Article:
I recently had the opportunity to go on a homestay in Bungoma, a village in the rural part of western Kenya.
I spent the day following around my guide to learn more about the lifestyle of your average farmer. In many households, families depend on kerosene lamps which can be dim and fuel consuming. We were on a project to study the use of solar lamps.
Some of our learnings were that:
- For women in the household, light provided a sense of security. Having a sustainable light source while walking around outside, it affords protection and discourages robbers.
- For children, it represented a future, as they were able to study for longer hours with a light source in the house.
- For men, it represented status, as light in a household meant protection for the family, as well as a luxury to posess.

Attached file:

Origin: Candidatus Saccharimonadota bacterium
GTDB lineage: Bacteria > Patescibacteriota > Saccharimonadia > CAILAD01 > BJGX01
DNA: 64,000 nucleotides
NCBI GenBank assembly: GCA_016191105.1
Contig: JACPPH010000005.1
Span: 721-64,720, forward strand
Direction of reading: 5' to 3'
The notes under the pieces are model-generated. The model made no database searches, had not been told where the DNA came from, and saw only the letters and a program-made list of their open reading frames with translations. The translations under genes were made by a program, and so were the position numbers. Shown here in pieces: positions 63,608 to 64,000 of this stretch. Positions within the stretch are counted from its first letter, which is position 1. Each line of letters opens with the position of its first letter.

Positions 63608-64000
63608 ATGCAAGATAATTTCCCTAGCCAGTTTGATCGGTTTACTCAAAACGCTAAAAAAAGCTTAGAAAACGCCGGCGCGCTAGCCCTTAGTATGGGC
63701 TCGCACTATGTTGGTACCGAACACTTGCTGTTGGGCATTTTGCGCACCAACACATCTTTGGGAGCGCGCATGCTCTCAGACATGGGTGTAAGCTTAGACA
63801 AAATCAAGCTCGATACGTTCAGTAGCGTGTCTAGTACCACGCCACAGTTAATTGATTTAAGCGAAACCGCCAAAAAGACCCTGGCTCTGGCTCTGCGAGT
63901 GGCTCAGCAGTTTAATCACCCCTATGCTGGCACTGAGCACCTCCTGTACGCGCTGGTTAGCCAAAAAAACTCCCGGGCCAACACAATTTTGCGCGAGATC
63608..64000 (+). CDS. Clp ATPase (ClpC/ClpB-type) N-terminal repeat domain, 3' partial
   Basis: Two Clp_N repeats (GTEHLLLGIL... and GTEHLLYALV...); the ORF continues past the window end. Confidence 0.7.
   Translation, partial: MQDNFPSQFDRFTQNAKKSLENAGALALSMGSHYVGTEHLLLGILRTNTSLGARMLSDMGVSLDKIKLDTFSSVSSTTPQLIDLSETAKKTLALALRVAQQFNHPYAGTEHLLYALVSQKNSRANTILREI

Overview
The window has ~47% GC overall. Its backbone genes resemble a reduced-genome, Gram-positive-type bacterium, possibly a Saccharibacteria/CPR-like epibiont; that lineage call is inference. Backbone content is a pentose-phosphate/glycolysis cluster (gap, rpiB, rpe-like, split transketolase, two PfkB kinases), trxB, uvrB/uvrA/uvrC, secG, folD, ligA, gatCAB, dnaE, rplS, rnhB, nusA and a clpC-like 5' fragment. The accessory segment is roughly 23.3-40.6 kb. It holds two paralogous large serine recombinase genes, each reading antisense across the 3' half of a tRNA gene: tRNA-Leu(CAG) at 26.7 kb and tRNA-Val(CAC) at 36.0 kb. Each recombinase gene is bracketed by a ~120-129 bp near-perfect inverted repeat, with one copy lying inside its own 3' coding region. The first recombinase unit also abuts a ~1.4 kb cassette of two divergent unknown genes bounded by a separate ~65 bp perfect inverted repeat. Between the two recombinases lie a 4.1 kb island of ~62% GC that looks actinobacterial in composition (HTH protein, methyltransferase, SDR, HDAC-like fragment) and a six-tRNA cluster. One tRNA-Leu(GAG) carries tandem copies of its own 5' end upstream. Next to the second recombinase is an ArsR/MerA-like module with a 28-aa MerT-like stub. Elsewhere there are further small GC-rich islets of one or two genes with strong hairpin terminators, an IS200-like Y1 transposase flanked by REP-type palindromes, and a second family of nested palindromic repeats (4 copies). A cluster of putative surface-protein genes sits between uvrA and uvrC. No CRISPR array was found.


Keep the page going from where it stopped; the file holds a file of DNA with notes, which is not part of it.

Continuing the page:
One thing I had not expected to discover was the particular dynamics that are created due to the availability of light. When the evening hit, the whole family gathered around the one solar lamp. As the only light source, wherever the lamp went, the family went. In a way, the limited source of light physically brought together the family.
The availability and quantity of light can have a major impact on family dynamics. Can the scarcity of light give more quality of life? Because the family is forced to closer physical proximity, the relationships between members can be more intimate due to the added amount of time spent together. Rather than leaving to work, study and relax in separate rooms of the house, everyone must stick together.